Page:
MONROE, Mich. — A Michigan utility spent $65 million last year replacing key parts at the state's largest coal-fired power plant. When regulators found out, they hauled the company into court for what it didn't do: Spend millions more at the same time to greatly eliminate air pollution.
The fight with DTE Energy isn't an isolated one. The U.S. Environmental Protection Agency and the Justice Department are aggressively suing electric utilities across the Midwest to get them to install the latest technology to capture smog-causing emissions.
The legal action is the latest shot in a decades-long conflict over bringing the utilities in line with the Clean Air Act. When Congress passed tougher standards in 1977, it allowed the industry to wait until older plants underwent a major overhaul before acquiring new anti-pollution equipment. The idea was that upgrades would be made gradually.
But more than three decades later, about half of U.S. coal-fired units — roughly 600 — lack advanced controls, EPA says. And years have been consumed in clashes among utilities, regulators and environmental groups over exactly what constitutes an overhaul and what is merely maintenance.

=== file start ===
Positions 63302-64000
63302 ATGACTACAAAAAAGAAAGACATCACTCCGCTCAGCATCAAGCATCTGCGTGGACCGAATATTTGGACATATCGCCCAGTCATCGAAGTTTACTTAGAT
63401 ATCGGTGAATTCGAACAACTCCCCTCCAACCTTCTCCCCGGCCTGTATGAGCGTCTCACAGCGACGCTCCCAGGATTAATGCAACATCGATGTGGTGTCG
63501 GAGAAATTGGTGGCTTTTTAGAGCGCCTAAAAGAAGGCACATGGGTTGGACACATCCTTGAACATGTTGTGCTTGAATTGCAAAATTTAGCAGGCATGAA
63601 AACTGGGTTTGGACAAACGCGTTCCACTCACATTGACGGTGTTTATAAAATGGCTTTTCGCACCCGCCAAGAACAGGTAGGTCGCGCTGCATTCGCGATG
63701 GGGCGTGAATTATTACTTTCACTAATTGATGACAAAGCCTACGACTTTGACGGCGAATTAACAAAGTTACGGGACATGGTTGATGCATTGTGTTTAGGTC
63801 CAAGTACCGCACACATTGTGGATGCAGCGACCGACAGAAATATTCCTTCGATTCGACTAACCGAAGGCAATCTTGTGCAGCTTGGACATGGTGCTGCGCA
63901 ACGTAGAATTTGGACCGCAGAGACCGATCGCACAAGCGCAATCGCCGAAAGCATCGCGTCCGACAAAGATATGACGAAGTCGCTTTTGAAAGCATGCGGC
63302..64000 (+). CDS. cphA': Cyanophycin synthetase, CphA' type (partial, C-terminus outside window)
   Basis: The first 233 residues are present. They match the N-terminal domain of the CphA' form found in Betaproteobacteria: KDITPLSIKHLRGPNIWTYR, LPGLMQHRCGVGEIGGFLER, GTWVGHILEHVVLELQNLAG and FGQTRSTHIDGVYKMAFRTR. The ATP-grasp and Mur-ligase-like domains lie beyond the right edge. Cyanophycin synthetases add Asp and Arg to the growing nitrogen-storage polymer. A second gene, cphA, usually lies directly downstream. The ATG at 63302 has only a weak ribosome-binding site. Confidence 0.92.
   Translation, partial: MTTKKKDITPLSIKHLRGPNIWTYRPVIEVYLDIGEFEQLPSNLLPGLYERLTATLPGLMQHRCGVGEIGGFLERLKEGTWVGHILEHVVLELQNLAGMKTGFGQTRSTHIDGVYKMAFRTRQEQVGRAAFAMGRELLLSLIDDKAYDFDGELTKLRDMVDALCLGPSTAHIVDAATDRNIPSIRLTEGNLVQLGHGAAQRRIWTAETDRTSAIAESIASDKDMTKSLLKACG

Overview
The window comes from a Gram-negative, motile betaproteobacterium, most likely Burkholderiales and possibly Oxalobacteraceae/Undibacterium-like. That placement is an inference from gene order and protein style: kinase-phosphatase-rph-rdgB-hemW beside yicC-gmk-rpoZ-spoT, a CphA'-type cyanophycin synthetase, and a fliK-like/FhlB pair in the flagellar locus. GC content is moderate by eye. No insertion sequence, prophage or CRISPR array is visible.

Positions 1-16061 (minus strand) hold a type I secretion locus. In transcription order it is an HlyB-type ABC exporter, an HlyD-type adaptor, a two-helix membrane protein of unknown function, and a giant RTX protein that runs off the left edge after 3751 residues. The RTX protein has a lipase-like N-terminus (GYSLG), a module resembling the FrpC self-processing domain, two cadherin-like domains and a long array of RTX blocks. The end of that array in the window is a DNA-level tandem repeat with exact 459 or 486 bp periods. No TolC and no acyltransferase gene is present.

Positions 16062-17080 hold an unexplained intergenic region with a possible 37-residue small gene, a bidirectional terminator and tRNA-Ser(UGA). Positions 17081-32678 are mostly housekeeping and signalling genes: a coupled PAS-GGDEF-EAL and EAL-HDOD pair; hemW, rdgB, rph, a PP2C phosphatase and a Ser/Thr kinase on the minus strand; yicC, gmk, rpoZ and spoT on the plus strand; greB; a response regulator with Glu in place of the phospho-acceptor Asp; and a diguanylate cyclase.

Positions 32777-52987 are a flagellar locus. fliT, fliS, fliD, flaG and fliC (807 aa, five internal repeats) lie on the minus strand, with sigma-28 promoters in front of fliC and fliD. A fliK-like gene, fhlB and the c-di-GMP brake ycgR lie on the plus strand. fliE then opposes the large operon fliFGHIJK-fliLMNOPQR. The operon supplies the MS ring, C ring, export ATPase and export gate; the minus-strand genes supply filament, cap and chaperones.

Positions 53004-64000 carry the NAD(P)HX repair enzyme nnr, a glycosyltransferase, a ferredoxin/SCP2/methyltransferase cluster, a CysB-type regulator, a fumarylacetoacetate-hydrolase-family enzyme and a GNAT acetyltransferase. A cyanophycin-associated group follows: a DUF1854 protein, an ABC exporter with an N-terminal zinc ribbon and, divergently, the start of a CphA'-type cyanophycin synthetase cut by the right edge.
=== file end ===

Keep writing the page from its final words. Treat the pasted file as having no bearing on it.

For people in Michigan and three other Midwestern states, court battles over pollution equipment could make a difference in the purity of air they breathe and the cost of electricity they use. The DTE case is set for trial this fall.
"What you're seeing is EPA's renewed vigor in enforcement of the Clean Air Act," said Cynthia Giles, an EPA assistant administrator. "The controls we're seeking to make companies install cost money. There are reasons for the industry to be pushing back. It's our job to insist on compliance."
In January, the EPA also sued utilities in Pennsylvania and Missouri. A case involving six coal-burning plants in Illinois is also pending. Meanwhile, there have been at least seven settlements since 2009 in Kentucky, Ohio, Indiana and Kansas, with remedies ranging from cleaner fuel to millions of dollars in fines and pollution controls